Paul Gilchrist ruining another of my photos from the recent (and entirely fictitious)  critics' conference

Paul Gilchrist ruining another of my photos from the recent (and entirely fictitious) critics’ conference

People tossing up whether they want to see a particular play also read reviews, but less commonly than you might imagine. Decisions to buy tickets are rarely based on carefully argued evaluations, but rather on the general buzz the publicity team manage to create. (For this purpose, a reviewer might include potential pull out quotes when they want to aid the publicist, or avoid them if they don’t. To the untrained eye, reviews can appear equally positive, but publicists see the difference. )

Artists are immensely grateful that reviewers come at all, and sometimes they read the reviews. That is, when they don’t have a publicity team to do it for them. It’s not that artist aren’t interested in the views of critics. No, a critic’s opinion is just as valid as anyone else’s. And some artists care what other people think, though usually not the artists worth their salt.

For artists, the purpose of reviews is to help garner an audience. Obviously, it’s a calculated risk.

We reviewers need to keep in mind that if the artist really valued our opinion, they’d ask us to read the script before the production, or at least get us along to a couple of rehearsals. As it is, they ask us in when they’re finished. Obviously, they don’t intend taking what we say that seriously. (Analogy: We think we’re specialists, yet we’re only ever called in at the autopsy.)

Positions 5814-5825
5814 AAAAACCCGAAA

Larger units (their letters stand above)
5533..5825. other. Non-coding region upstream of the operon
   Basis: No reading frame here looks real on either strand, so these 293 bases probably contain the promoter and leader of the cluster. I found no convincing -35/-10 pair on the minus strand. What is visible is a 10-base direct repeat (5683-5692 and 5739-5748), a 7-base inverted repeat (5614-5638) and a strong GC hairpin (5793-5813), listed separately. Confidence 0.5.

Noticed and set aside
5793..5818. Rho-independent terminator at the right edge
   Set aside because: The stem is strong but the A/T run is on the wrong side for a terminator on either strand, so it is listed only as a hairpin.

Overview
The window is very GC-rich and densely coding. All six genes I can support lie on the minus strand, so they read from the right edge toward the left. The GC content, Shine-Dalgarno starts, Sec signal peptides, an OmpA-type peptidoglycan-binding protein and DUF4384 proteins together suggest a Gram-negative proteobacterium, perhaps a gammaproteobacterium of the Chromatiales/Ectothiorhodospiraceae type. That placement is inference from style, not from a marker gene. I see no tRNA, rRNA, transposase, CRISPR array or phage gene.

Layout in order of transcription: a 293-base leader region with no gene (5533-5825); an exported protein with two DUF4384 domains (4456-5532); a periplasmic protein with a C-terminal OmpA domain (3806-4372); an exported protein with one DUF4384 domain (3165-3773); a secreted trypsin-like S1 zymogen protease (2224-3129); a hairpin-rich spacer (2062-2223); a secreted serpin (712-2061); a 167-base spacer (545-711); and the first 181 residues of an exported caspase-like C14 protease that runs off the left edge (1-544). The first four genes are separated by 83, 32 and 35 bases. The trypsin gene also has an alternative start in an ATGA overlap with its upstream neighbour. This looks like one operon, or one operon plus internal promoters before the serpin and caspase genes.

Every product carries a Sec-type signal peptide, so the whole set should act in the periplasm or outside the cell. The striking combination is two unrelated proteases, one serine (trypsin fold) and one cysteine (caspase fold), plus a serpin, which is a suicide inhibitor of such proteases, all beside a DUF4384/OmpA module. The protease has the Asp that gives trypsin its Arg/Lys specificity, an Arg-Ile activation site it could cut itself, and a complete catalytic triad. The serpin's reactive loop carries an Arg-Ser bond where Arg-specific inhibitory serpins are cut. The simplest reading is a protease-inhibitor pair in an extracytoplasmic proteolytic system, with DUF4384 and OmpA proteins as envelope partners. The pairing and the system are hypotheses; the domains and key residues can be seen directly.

I don’t want to overstate this. A friend* opened on Thursday, a review on Sunday claimed the play was too long, and by Tuesday the show was thirty minutes shorter, and by the writer’s own admission, half an hour better. We can push theatre in certain directions.

Which leads me to the final stakeholder; ourselves. Why do we write reviews? Perhaps for the money? I hear laughter. (Let the record state that there was no laughter from the auditorium at this point. None, whatsoever.)

Do we write in order to give consumer advice? Why would anyone do this, unless they were being paid? I never feel the slightest urge to write advice for anyone considering purchasing, say, a refrigerator.

I write in order to push theatre in the direction I want. I like to think I’m conscious of this (political) motivation behind my writing.

But perhaps I delude myself. Perhaps I write in order feel powerful. Or, perhaps, to assert my existence in a world so large that any of us can be easily overlooked.

Whatever my motivation, if I’m a reviewer, I wish to evaluate. Where does this desire come from? Why is it my purpose?


And then he, too, headed to the bar.

I sat in the empty auditorium, and told myself I don’t write ‘reviews’. I write what I call ‘responses’. Of course, they do include a bit of evaluation.

Perhaps I was just quibbling with words.

Well, if a writer can’t do that, I told myself, I don’t know who can!

And I headed off to do the other thing writers do.

Veronica Kaye

*The speaker’s friend was the obscure Sydney playwright Paul Gilchrist.

Things reviewers hate

10 Jan

And so I continue to file my reports from the International Theatre Critics Conference in Anchorage, an event which has been exciting, thought provoking and entirely fictitious.

Paul Gilchrist ruins another photo

Paul Gilchrist ruins another photo

Here is a transcript of one of the most popular presentations.

Things Reviewers Hate (shared for the edification of theatre makers)